Bolt bottle opener

[dropcap2]I[/dropcap2]nventiveness comes in two flavors: the evil genius sort and the practical necessity sort. I personally am a fan of evil genius, but like horseradish, a little goes a long way. The bricks between the mortar of everyday life must be built with practical necessity genius, or else everything sorta’ smushes together.

This is where The Green Porch takes a moment to highlight another redneck example of said practical genius, the bolt and board bottle opener. It is noteworthy, observant reader, that many occurrences of redneck genius involve beer, but not such a stretch to understand beer as a necessary precursor to continued and broader genius. Thus the correlation should shock only the most sheltered prohibitionist.

Perhaps this is the best moment to alert the un-lubricated public of the significance fermentation has played in human discovery. A big one. [Read more...]

Redneck Sustainability: …the Mother of all Invention

It has been said that necessity is the mother of all invention.  If so, I think the combination of laziness and beer must come in a close second.  I think the contraption shown here is the most ingenious thing I have ever seen (ya’ know, other than my computer, the electricity making it run and the human body, yadda, yadda, ya…).  I ask you, who has more of the aforementioned combination of necessity, laziness and beer than North America’s redneck?

Clearly, a hard-working, hard-resting, God-fearing redneck without the financial wherewithal to acquire some mad-fangled riding lawnmower contrived this beautiful solution.  Genius, I tell you.  By employing some gears and pedal-power a standard reel mower is transformed into a veritable gobbler of grass (I am assuming, anyway).  And during times of recession this is exactly the sort of ingenuity we need.

Who do you think invented the brick in the toilet tank? Some Yankee do-gooder? (well, maybe.)  What about the beverage koozie? huh?  Who knows what great discovery the back woods will release on an unsuspecting world.  I can barely breathe for the suspense.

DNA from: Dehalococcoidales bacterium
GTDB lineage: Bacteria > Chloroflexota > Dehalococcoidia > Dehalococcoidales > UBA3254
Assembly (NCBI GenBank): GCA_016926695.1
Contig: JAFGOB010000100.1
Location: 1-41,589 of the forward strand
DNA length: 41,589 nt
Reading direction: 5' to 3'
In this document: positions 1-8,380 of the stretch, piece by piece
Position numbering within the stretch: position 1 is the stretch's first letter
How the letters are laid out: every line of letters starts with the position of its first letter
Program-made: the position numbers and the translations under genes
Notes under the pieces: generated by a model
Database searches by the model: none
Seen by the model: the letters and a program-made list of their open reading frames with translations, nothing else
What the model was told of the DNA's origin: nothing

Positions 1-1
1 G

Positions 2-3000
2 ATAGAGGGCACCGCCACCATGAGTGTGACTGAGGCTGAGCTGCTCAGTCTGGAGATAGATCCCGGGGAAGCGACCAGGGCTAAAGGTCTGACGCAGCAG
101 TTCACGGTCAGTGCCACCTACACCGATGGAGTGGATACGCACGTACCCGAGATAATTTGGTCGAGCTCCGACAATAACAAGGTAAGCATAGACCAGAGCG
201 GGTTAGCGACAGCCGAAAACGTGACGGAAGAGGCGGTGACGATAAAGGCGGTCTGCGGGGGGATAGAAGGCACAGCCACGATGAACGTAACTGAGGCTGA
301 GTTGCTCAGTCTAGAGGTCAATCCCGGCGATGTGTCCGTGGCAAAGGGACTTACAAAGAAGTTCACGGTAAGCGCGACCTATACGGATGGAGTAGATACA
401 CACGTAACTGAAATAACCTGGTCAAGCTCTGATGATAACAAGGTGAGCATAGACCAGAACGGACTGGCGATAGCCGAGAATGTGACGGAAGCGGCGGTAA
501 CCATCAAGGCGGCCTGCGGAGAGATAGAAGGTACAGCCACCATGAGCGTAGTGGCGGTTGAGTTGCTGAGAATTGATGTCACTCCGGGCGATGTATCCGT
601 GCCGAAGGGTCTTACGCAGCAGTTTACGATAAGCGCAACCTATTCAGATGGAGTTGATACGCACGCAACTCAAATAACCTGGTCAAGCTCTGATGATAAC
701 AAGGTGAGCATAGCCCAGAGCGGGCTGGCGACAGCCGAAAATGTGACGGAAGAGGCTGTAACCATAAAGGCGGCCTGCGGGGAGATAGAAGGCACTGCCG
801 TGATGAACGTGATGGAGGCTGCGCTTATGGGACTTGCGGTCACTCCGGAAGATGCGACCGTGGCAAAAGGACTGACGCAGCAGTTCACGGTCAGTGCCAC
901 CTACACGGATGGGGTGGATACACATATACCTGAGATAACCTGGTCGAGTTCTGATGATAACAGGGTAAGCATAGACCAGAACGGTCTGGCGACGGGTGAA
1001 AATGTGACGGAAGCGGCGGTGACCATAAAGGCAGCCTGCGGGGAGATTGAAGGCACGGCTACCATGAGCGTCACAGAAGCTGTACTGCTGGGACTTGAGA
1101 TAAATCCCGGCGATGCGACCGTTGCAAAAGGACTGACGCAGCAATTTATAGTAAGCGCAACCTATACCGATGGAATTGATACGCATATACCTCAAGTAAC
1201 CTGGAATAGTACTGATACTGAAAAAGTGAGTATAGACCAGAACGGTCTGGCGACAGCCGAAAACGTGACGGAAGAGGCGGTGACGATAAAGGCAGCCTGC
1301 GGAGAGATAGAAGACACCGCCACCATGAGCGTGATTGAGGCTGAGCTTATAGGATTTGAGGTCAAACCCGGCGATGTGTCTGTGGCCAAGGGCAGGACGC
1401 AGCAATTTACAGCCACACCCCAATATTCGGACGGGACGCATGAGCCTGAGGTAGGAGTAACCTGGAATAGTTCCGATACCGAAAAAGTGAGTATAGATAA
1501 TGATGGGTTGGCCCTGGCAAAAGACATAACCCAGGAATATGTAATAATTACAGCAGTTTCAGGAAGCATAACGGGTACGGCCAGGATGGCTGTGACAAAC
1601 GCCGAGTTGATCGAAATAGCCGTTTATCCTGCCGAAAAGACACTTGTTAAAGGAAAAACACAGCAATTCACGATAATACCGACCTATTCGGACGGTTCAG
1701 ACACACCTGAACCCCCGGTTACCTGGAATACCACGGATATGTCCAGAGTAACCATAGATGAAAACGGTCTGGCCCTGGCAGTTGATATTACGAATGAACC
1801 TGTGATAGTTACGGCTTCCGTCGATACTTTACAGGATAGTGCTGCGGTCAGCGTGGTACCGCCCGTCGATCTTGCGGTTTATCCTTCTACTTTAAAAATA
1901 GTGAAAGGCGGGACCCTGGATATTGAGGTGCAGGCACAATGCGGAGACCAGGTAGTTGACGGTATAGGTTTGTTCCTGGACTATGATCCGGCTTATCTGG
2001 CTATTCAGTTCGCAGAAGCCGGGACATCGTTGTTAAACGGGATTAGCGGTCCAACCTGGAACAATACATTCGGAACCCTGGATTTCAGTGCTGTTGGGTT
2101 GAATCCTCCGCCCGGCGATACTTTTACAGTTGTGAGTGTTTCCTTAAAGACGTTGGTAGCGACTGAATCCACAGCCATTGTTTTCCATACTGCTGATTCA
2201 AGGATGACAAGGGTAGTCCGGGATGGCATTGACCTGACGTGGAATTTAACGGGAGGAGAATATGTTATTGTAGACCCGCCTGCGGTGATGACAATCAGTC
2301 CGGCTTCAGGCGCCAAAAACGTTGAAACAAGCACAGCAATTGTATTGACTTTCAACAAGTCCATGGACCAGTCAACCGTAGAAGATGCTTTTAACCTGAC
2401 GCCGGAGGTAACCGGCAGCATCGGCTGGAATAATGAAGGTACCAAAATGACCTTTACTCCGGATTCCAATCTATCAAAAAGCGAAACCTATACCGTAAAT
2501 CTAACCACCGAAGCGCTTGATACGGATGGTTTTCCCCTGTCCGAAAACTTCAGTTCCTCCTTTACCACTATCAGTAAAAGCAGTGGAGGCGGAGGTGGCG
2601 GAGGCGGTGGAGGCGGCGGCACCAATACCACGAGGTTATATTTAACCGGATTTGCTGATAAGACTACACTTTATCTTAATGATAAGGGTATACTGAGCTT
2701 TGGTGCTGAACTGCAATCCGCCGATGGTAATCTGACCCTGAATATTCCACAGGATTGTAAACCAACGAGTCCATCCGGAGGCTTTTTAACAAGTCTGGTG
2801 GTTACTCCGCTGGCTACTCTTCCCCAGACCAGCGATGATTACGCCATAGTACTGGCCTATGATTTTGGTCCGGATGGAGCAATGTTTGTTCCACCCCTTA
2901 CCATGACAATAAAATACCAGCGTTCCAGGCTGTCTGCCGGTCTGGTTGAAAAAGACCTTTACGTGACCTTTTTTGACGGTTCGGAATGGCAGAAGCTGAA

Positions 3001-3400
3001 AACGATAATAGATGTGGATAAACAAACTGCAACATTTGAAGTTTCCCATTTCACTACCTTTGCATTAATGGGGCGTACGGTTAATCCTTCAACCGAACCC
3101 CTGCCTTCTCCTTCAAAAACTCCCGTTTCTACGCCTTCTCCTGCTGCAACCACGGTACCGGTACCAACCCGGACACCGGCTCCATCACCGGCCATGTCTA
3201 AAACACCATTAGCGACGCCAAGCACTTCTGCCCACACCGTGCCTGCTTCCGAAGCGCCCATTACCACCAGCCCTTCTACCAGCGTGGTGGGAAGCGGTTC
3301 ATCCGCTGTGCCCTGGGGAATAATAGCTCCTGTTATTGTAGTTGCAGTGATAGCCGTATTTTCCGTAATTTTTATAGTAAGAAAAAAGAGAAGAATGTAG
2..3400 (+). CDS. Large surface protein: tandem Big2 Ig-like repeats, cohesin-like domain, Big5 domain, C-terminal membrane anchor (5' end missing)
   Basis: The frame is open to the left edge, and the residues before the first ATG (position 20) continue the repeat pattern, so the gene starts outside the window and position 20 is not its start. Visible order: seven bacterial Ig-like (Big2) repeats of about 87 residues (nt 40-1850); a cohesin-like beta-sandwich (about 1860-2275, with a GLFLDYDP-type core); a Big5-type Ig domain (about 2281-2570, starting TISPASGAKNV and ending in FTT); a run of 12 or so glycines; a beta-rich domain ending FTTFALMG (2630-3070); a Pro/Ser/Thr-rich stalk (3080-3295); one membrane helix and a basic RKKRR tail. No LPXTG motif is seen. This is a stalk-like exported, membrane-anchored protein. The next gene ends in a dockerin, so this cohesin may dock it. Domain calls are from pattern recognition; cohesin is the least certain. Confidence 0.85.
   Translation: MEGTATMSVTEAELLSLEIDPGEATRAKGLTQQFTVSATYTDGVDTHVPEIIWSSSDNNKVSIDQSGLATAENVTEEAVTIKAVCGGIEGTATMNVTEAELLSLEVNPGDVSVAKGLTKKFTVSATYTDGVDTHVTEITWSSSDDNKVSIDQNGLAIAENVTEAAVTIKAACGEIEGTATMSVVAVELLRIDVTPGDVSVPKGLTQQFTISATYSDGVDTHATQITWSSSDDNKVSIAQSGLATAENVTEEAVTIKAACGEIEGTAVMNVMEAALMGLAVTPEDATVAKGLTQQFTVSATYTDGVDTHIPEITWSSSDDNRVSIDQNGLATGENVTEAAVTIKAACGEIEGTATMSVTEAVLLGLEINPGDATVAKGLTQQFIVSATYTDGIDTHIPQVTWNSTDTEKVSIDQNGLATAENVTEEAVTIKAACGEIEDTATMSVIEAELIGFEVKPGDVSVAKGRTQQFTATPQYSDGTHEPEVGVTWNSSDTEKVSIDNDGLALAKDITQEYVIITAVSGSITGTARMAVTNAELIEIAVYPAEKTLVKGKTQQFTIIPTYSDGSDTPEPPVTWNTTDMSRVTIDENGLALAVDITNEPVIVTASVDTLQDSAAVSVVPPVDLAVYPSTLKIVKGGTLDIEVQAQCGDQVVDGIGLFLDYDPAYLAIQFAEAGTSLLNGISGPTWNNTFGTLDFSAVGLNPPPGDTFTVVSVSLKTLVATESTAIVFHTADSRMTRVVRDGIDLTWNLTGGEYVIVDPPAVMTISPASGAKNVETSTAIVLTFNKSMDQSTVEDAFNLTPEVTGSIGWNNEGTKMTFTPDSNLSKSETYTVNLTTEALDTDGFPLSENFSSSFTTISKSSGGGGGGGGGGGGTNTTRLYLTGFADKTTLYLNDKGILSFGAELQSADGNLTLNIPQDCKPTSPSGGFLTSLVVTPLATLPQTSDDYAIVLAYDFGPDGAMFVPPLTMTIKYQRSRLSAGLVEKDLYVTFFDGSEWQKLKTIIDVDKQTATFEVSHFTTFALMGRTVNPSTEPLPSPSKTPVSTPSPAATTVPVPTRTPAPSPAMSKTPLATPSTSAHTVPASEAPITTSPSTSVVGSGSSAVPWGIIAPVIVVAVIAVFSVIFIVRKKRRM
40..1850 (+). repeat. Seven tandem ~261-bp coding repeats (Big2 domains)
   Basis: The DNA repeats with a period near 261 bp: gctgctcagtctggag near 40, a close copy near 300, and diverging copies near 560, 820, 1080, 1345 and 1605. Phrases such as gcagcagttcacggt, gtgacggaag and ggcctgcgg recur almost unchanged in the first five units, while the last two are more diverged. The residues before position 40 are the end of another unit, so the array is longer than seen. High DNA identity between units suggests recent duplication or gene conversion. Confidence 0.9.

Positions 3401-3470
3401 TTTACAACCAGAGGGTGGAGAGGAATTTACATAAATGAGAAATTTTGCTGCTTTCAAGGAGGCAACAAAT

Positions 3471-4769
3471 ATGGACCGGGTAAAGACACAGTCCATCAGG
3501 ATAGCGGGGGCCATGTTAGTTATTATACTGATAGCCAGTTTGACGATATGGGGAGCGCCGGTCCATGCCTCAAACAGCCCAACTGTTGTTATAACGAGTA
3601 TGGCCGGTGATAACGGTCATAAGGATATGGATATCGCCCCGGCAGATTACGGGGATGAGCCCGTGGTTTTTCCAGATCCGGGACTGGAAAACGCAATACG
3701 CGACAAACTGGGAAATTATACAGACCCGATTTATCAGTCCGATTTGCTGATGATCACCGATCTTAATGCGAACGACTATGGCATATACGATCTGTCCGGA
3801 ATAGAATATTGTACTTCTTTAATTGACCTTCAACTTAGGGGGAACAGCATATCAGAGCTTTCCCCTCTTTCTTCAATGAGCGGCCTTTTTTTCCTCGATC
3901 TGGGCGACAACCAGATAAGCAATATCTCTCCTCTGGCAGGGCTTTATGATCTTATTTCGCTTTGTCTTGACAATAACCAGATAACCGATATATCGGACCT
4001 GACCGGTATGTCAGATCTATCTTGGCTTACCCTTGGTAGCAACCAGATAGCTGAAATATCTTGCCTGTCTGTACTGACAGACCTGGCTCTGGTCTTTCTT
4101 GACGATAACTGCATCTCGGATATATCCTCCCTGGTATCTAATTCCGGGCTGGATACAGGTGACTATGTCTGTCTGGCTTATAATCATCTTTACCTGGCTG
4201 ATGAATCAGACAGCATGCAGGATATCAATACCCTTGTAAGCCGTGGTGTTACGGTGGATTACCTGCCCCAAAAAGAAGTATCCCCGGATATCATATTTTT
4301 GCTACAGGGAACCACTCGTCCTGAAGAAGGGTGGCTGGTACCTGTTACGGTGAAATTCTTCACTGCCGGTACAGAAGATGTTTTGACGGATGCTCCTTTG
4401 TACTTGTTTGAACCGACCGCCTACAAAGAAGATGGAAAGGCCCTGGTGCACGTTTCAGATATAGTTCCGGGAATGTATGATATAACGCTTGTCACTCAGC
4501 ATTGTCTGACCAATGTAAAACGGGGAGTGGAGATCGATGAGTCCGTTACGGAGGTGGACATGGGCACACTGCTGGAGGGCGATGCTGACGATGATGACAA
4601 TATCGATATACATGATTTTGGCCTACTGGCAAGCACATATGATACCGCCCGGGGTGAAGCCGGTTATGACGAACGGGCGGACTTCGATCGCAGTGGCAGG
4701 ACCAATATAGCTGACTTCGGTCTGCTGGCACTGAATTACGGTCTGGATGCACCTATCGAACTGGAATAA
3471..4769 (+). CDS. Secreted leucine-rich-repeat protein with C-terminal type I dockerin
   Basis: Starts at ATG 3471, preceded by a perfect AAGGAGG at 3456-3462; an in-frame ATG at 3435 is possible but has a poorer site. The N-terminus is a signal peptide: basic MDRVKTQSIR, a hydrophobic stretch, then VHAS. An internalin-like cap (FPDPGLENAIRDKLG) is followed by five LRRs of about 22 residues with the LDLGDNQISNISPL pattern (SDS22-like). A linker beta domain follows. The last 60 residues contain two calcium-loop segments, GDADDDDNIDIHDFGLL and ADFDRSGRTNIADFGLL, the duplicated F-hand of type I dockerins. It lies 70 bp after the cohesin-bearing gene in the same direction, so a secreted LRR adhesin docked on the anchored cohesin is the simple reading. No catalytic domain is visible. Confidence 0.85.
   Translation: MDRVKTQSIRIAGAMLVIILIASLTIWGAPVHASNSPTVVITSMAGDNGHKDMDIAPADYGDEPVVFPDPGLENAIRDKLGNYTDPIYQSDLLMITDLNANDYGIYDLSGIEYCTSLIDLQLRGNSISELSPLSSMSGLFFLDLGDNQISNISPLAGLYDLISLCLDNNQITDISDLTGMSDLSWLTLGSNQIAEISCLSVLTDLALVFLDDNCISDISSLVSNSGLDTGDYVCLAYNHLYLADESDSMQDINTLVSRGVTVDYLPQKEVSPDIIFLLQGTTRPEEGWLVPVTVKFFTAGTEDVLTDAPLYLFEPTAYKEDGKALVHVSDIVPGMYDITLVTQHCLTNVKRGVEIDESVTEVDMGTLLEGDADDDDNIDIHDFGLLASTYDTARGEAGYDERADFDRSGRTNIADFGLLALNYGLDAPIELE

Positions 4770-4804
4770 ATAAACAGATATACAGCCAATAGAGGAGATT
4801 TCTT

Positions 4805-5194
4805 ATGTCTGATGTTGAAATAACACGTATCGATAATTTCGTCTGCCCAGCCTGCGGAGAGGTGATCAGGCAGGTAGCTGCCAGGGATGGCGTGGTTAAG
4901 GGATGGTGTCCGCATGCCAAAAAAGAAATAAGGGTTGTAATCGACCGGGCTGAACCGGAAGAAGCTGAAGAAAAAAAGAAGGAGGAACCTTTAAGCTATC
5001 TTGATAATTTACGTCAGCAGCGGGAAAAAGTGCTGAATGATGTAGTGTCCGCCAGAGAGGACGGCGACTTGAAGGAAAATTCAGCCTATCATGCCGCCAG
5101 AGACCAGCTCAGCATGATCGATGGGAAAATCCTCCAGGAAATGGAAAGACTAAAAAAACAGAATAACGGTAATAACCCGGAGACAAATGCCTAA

Green Fads Inevitably Die, but How?

Yeti by Philippe Semeria

The only question in regards to the death of the current green enthusiasm is, “Will the new green fad die via popular adoption, or via wholesale abandonment?”  Well, I guess this is the first question, not the only.  The second one would be, “What will green living look like when it is either abandoned or adopted?”

An intelligent reader (I know you are out there!) would of course respond, “Well, economical solutions will be adopted while unrealistic and utopian greening will be abandoned.”  And while making sense, this sort of reasoning with the American people is redonculous at best and dangerous madness at worst.  Just look at corn ethanol, still going strong all these years despite its fairly wide-known economic unfeasibility.  And we all know that the milk of the female Yeti could be a financial boon for holistic medicine if someone would just put in the hard work to create a Yeti milking program, or at least learn to synthesize the stuff. [Read more...]

Car Sharing, Who’s Caring?

u-car-shareU Car Share, a division of U-haul, has arrived in Salt Lake City.  I know, I know.  I hate U-haul.  Talk about a company with horrible working conditions and nightmarish service.  But try to put all that aside.  Rather than pump more black smoke from poorly maintained moving vans, U-haul is trying its hand at appealing to the student, the office jockey and the granola urbanite.

U Car Share provides another alternative, alongside riding a bike or taking a bus, to individual car ownership.  This sort of thing has been going on for years in romantic locals such as McMinnville, Berkeley, Portland and Madison.  But, alas, I have never lived in any of those places.  I do, however, live in Salt Lake City.  Thus I should be thrilled to have access to car sharing.  Yeah!  Woohoo.  Yep.  Hizzaa.  Woopty doo. [Read more...]